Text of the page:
Federal Budget Cuts Hitting PA Programs Hard
SCRANTON — The federal budget cuts that went into effect on Friday will reportedly save the government $85 million this year, according to White House officials.
But those across the board cuts will also have a direct impact on programs, including some that help the neediest people in Lackawanna County.
Meet some of the littlest tykes at Scranton’s Head Start program on Cedar Avenue.
Children who come here to learn, to play, to grow, and get warm meals five days a week.
Head Start officials say pre-school kids and their families are here because they are at 100 percent poverty level, the poorest of the poor.
And if or when federal cuts force some Head Start centers to close, parents say, they don’t know what they’ll do.
“If I keep my child at home, then who will do the work, who will help me to support the rent and utilities?” asked Ksem Adhikari of Scranton.
“He socializes here with other kids. He’d be missing out on social skills, everything school does for them. He’s missing out on a lot,” said Eric Lissefeld of Scranton.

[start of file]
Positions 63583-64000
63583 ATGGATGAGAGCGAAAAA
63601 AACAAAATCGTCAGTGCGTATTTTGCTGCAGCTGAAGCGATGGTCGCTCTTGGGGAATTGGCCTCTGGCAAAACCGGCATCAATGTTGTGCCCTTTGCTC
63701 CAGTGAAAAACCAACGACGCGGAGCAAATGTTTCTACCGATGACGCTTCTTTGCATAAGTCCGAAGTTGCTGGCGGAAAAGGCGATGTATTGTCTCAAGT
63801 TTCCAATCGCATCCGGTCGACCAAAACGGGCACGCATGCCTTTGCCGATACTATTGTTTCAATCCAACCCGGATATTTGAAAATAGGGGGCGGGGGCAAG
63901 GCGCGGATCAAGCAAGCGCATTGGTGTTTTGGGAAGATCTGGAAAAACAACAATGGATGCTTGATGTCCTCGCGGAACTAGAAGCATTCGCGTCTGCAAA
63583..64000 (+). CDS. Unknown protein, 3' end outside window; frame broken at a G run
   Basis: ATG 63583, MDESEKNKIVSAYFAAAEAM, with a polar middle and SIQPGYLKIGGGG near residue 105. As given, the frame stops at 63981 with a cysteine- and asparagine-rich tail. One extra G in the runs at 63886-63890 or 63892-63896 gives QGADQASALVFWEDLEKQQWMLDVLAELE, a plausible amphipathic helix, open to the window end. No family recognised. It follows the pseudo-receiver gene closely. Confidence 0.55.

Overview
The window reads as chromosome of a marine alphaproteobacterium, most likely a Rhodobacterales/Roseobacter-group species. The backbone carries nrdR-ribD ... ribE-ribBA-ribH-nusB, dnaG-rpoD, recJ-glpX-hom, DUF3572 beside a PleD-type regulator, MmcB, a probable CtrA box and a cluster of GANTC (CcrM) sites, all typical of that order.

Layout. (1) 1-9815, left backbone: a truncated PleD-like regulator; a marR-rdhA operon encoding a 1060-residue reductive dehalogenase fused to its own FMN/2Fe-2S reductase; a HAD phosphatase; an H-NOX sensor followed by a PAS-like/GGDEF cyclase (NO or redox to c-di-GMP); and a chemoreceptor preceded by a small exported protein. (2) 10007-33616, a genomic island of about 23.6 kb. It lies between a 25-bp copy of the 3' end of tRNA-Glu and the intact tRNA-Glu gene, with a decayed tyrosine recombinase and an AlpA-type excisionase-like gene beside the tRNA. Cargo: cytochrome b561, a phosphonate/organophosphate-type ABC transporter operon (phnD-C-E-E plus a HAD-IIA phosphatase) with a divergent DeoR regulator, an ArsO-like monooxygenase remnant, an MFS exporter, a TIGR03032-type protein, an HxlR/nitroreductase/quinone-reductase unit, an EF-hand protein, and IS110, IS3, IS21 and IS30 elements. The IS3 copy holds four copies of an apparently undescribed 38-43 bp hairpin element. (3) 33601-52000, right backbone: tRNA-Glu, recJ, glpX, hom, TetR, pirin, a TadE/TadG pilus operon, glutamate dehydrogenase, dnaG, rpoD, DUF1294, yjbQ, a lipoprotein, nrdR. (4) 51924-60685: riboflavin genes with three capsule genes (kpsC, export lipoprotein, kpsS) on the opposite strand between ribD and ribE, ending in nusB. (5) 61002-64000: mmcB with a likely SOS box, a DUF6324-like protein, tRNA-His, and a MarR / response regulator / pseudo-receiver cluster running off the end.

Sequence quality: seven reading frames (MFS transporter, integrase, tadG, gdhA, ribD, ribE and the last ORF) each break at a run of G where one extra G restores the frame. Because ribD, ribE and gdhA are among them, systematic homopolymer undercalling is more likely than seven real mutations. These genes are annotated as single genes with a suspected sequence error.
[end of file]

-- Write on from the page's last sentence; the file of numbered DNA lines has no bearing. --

“If they can’t afford daycare, they’re going to have to stop working and stay home. It’s hard, it’s ,really hard,” said Cathy Shea of Scranton.
As of right now, Head Start programs across the country have been informed that on March 1 they need to cut their budgets by 5%.
Here in Pennsylvania, that means cutting back on sessions, closing down some of the state’s 22 centers, and reducing staff members.
“We’re going to have to at least close early this year and maybe open late next year and also close some centers, we’re going to lose enrollment of up to 70 children that are affected by this,” said Ann Lynady, Head Start Director.
Not only would about 70 families be affected by the budget cuts at Head Start, Career Link officials say hundreds of people looking for jobs, looking for job training, will also be affected.
“It’s going to be devastating for the people. You’re going to see unemployment numbers rise, I predict, and then you’ll see these people end up as long-term unemployed individuals,” said Virginia Turano, of Lackawanna County Workforce.
If Washington comes up with a plan to change the budget cuts, by the end of the month, in theory, not as many programs would be affected.
But both Head Start and Career Link officials say, they are still bracing for the worst.